MIAMI -- A fear of failure never stood in the way of Dan Jennings taking on a challenge. So when the Marlins presented an idea completely out of left field, the 54-year-old eagerly accepted.
In a move even his mom called "crazy," Jennings on Monday was named manager of the Marlins for the remainder of the season. The club has no plans to immediately fill Jennings' previous position as general manager. President of baseball operations Michael Hill and team president David Samson, with input from the entire front-office staff, will handle day-to-day front-office duties.
When Jennings informed his mother, she replied: "Have you lost your mind?" The way the now former front-office executive sees it, "You can't win if you're afraid to lose."
Jennings, the general manager since the final game of the 2013 season, replaces Mike Redmond, dismissed on Sunday after the club got off to a sluggish 16-22 start. The team also relieved bench coach Rob Leary of his duties.
Mike Goff, the team's advanced scout, will take over as bench coach. Goff was the bench coach in Seattle in 2007.
Jennings, who has 31 years of experience in player development, is under contract through 2018, and he will be given the opportunity to slide back into the general manager position at the end of the season, should this unorthodox hire not work.
"There's going to be cynics," Jennings said. "There's going to be critics. If I was sitting in your chairs, absolutely [I'd question]. And I fully expect to be judged on the body of work that we will accomplish and pursue on that field nightly. You know what? It is outside the box. It's unconventional."
The Marlins didn't consider any other candidates, instead choosing the highly unusual route of sending the general manager down to the dugout. One of the previous rare occasions was a huge success story. After acting as the Braves' GM in the late 1980s, Bobby Cox took over as manager and led Atlanta to a record 14 consecutive first-place finishes.
Jennings helped put together the roster that has yet to live up to expectations. Along with being a highly respected player evaluator, he is extremely personable and is considered a motivator and an energizer.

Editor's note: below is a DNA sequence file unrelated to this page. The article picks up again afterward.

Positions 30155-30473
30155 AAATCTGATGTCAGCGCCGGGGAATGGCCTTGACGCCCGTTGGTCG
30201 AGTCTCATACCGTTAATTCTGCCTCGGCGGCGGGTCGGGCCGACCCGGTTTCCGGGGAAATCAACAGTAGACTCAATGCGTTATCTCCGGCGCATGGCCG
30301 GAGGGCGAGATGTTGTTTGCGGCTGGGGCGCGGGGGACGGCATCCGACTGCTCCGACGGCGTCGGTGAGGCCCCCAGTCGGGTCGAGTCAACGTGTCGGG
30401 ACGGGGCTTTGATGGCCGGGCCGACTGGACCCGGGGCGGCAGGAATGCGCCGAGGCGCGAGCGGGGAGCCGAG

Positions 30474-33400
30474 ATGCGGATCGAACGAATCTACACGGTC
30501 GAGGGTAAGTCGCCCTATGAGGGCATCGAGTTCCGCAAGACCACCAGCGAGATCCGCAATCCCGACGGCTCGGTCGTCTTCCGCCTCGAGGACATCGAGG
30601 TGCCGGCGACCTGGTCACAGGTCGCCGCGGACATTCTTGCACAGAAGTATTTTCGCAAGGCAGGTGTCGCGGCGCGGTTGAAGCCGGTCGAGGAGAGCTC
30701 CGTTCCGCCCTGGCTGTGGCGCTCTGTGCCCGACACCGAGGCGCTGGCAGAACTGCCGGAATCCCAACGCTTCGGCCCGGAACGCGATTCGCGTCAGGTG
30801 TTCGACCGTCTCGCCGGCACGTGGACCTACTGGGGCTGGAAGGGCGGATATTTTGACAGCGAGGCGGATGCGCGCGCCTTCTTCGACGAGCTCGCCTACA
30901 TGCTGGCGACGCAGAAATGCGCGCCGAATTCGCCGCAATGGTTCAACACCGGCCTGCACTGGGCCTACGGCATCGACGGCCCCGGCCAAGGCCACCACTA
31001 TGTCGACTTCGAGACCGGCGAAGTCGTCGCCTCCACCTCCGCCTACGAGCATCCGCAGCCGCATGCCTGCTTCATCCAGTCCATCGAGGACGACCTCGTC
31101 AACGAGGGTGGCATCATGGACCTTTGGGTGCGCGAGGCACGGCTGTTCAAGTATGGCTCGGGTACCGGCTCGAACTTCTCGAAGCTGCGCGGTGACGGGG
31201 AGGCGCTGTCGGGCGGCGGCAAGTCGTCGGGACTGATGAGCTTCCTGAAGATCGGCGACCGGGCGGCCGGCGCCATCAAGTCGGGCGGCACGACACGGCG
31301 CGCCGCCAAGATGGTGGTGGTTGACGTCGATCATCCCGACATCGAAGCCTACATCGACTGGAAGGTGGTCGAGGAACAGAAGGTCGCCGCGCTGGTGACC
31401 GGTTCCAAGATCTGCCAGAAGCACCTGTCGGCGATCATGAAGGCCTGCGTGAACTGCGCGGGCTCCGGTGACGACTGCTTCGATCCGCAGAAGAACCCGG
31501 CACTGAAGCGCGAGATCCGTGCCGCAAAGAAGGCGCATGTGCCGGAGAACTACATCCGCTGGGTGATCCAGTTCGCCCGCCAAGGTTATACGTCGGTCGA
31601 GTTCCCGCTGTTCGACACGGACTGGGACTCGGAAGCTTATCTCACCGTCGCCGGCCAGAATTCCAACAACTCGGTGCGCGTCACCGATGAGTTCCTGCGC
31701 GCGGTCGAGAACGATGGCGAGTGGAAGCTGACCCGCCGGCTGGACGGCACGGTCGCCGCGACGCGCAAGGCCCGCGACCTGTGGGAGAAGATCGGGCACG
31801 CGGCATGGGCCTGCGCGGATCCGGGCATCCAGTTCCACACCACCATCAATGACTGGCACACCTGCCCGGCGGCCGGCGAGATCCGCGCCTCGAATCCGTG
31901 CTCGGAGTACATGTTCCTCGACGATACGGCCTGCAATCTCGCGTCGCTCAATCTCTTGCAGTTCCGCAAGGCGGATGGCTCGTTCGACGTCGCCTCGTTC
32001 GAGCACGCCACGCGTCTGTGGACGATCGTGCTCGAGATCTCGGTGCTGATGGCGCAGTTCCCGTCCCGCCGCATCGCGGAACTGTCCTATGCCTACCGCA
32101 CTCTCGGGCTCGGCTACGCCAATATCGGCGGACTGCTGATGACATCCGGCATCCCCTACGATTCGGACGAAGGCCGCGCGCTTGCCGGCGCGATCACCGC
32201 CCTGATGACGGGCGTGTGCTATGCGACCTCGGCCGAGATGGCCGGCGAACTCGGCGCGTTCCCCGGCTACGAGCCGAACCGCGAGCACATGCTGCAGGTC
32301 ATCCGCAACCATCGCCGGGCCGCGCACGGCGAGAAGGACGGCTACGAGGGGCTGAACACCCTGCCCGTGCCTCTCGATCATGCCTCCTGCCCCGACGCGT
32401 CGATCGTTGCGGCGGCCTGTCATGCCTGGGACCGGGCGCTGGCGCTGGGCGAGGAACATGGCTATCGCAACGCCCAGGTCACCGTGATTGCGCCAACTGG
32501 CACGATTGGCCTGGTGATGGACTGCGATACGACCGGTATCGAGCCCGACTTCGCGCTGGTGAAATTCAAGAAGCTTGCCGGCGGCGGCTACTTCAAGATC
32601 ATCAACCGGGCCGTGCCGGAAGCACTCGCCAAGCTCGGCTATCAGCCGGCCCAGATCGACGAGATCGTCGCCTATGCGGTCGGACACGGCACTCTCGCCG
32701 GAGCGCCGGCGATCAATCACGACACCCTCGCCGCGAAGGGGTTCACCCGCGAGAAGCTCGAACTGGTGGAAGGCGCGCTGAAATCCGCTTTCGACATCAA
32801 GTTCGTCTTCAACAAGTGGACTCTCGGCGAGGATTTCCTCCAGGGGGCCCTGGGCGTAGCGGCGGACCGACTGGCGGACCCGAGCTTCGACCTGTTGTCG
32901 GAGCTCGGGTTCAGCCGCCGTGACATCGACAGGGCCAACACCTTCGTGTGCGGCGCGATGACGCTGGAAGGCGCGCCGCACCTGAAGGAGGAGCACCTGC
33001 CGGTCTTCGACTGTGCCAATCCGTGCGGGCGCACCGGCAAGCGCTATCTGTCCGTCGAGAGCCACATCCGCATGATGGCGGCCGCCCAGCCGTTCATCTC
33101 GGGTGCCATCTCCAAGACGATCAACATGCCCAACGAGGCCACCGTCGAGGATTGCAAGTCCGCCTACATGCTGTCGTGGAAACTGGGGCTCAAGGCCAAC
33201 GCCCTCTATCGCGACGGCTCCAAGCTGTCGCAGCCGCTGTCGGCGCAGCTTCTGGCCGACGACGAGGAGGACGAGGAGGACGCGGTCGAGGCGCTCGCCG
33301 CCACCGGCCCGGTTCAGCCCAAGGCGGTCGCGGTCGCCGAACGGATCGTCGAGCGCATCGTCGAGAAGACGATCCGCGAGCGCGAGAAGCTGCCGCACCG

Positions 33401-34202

"He's a leader of men," Hill said. "He's a motivator. He's inspirational. And he's energetic. Those are the qualities we wanted on our club. Because we don't feel like we're playing to the level we're capable of playing. He's intimate with the roster."
But Jennings, who played college ball at Southern Mississippi, never played professionally at any level. He never coached or managed in the pros, but he coached high school in the 1980s.
More than game strategy, Jennings' primary task is to win the trust and respect of his players.
"These guys are the best in the world at what they do," Jennings said. "You try to build a rapport with them. You want to know more about them than just the stats on the back of their card. You want to get to know them as people and their families and what makes them tick. We pride ourselves in doing that and maybe breaking some of the barriers that normally are in place from the front office to the clubhouse mindset."
The Marlins technically still have their previous two managers on the books. Redmond was under contract through 2017, and they are also still paying Ozzie Guillen, who had three years left on his deal when he was fired as manager in 2012.
Jennings becomes the eighth managerial move owner Jeffrey Loria has made since he purchased the club in 2002. In 2003, the Marlins also were 16-22 when they made a change, replacing Jeff Torborg with Jack McKeon, who served two stints as Miami's manager. That year, McKeon led the club to a World Series title.
"I think sometimes the greatest things in life are right next to you and you may just not know it," Samson said. "We were very careful not to be blinded by someone with 30 years experience or 20 years, or someone who had been recently released. When you think what you have right with you is the best, there is no reason to do something else."
Jennings will wear No. 26.
"'I believe in that group of men down there so much that the 26th man is the manager," Jennings said. "The manager is not more important. And as I said, managers can only lose games. The players win them."
Joe Frisaro is a reporter for MLB.com. He writes a blog, called The Fish Pond. Follow him on Twitter @JoeFrisaro and listen to his podcast. This story was not subject to the approval of Major League Baseball or its clubs.